Mon. Dec 6th, 2021

A U.S. inflation measure closely monitored by the Federal Reserve last month posted its biggest year-on-year jump since the 1990s, contributing to pressure on President Joe Biden as his White House scrambled to tame rising costs.

The Commerce Department’s core index for personal consumption expenditure, which excludes volatile food and energy costs, rose 4.1 percent in October from a year ago.

The jump represents a significant increase from the annual increase of 3.7 percent in September, and was in line with consensus forecasts.

If energy and food prices are included, the PCE price index rose by 5 per cent compared to October 2020, faster than the 4.4 per cent rise in September. The data was released as part of a report that also showed that personal income increased by 0.5 percent in October compared to the previous month, while consumption increased by 1.3 percent.

The battle for high prices has since become a central focus for Biden’s economic team recent data showed that US consumer price growth jumped at the fastest pace in about three decades, which confused the hope that inflationary pressures would be short-lived.

This month, the Fed began shutting down its $ 120 billion monthly asset purchase program, with the intention of ending the stimulus completely next summer.

Inflation has accelerated this year along with a jump in wages, fueled by several rounds of stimulus controls and employers competing for new workers. Revenue rose 0.5 percent last month, after falling 1 percent in September.

The latest data comes as applications for U.S. unemployment benefits fell to their lowest weekly level in more than five decades on Wednesday, as submissions slowed en route to the Thanksgiving holiday and with businesses struggling to recruit staff amid labor shortages.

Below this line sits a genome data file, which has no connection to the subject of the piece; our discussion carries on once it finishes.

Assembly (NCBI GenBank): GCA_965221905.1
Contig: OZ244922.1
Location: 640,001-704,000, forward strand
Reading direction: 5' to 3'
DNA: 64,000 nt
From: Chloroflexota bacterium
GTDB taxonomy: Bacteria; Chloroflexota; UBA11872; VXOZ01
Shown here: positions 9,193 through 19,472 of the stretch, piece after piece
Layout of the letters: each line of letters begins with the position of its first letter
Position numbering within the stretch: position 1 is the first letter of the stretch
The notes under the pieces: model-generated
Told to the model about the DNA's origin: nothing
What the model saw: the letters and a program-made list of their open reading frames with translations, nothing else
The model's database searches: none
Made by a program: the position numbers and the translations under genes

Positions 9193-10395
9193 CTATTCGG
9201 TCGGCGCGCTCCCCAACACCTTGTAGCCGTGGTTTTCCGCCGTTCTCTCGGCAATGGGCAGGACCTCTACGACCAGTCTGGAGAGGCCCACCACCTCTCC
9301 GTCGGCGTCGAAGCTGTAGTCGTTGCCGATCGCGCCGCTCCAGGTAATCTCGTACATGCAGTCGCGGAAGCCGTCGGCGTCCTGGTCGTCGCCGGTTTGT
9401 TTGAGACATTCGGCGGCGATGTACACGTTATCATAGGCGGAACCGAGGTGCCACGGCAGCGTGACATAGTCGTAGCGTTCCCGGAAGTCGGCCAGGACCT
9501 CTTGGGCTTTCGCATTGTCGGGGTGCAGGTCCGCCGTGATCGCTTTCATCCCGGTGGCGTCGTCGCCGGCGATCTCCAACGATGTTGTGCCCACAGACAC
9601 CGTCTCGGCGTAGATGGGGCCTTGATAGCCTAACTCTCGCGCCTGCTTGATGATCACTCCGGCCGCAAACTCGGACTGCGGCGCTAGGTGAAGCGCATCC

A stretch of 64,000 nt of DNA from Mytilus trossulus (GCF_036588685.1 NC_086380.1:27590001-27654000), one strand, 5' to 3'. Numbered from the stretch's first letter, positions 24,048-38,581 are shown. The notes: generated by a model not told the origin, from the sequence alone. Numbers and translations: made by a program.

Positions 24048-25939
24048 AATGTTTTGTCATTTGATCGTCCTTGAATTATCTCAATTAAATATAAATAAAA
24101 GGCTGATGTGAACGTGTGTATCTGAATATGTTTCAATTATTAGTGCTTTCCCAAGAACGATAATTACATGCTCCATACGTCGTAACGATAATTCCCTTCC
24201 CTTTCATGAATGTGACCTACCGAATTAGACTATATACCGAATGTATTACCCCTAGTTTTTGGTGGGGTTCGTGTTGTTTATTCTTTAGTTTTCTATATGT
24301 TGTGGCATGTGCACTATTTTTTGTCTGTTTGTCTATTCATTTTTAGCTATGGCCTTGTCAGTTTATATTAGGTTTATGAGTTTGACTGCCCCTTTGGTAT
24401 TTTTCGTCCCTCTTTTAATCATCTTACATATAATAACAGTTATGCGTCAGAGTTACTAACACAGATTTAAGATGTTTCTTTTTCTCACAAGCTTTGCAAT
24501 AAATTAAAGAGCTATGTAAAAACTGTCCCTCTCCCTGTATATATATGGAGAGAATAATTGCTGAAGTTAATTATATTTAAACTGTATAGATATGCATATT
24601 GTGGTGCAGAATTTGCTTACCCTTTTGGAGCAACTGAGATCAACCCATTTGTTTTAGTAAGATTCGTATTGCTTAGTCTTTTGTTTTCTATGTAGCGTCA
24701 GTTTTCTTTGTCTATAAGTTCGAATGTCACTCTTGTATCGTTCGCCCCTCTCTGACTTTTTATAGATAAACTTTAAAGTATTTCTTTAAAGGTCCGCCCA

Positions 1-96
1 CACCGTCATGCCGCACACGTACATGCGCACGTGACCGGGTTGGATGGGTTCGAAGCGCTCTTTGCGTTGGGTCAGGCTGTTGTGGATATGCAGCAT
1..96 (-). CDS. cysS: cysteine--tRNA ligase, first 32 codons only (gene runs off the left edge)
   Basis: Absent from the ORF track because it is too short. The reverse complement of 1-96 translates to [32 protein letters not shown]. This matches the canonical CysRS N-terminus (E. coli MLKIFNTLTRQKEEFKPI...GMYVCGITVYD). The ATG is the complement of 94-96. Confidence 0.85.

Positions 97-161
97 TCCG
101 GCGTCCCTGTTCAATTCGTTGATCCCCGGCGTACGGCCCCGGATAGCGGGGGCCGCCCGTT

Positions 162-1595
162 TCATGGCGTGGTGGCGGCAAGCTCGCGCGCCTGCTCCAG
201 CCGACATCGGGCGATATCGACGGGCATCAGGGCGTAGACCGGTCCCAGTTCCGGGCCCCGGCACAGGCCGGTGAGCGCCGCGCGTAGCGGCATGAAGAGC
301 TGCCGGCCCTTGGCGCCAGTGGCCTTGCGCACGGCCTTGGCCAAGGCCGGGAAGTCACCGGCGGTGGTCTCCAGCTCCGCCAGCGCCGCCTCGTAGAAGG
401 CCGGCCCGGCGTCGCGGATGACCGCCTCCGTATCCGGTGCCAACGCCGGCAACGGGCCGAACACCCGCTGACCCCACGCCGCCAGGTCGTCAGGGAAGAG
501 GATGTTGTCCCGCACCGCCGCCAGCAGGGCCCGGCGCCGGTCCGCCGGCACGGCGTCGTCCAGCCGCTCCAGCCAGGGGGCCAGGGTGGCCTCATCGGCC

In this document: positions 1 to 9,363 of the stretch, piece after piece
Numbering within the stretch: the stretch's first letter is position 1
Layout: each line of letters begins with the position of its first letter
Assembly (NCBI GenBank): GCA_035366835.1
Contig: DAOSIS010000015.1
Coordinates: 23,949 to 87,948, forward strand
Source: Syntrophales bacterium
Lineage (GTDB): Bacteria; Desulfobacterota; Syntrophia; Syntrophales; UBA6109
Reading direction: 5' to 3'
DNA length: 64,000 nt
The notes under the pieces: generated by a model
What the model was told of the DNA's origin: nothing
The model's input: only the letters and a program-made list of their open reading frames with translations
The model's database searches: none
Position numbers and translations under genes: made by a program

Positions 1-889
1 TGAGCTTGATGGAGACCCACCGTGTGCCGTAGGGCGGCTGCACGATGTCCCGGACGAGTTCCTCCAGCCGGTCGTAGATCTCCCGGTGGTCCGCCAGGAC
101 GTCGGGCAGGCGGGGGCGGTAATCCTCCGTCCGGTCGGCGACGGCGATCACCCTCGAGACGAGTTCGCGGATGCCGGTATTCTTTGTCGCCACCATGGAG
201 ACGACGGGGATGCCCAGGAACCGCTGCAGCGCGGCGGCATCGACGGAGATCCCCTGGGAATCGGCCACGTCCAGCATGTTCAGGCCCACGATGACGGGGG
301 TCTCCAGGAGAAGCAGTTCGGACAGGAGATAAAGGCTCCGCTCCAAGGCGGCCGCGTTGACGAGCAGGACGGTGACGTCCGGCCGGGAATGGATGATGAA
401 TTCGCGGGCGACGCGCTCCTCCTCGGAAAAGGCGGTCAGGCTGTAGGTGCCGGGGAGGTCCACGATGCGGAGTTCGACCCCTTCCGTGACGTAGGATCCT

Last week, state unemployment offices received 199,000 initial unemployment claims on a seasonally adjusted basis, down from 270,000 the previous week, according to the Department of Labor. This brought unemployment claims to their lowest level since November 1969, compared to a previous low of 205,000 in February 2020.

Claims also fell more than economists expected, with an average estimate of 260,000 for the week.

“It’s fair to say we did not see it coming,” said Mark Hamrick, senior economic analyst at Bankrate.

“Americans are entering the heart of the holiday season with a reasonable expectation that an already tight labor market will continue to increase in the months ahead,” he added.

Some economists have warned against reading too much into the report, noting that last week’s unadjusted figure for initial claims rose by 18,000.

“The drastic drop in weekly unemployment claims smells of seasonal adjustment noise,” said Robert Frick, a corporate economist at Navy Federal Credit Union. “Especially with Covid-19 cases on the rise, a drop seven times the recent average seems highly unlikely.”

“This shift is due to the ‘expectation’ of the start of major seasonal layoffs in construction as cold weather begins to envelop the northern level of the country,” said Joshua Shapiro, U.S. chief economist at MFR. “With housing in great demand and the weather not yet turning, it did not happen, however.”

There were 2 million Americans actively collecting benefits as of November 13, among the 2.1 million ongoing claims recorded a week earlier. Continued claims remain above pre-pandemic levels of about 1.7 million.

Redundancies have slowed as employers struggle to hire staff and retain the workers they already have, with a record number of Americans resigning their jobs in a tight labor market.

Over the past four weeks, the U.S. has averaged about 252,000 initial claims per week, down from 345,000 in early October.

A separate report from the Census Bureau on Wednesday said new orders for durable goods such as cars and kitchen utensils fell by 0.5 percent in October from the previous month, as factories are still struggling with parts and labor shortages. Incomplete durable goods orders rose 0.2 percent in a sign of strong demand.

The U.S. economy expanded in the third quarter at an annualized rate of 2.1 percent, compared to an initial estimate of 2 percent, according to an update from the Bureau of Economic Analysis. The revised figure reaffirmed that growth slowed sharply during the quarter, offset by bottlenecks in the supply chain.

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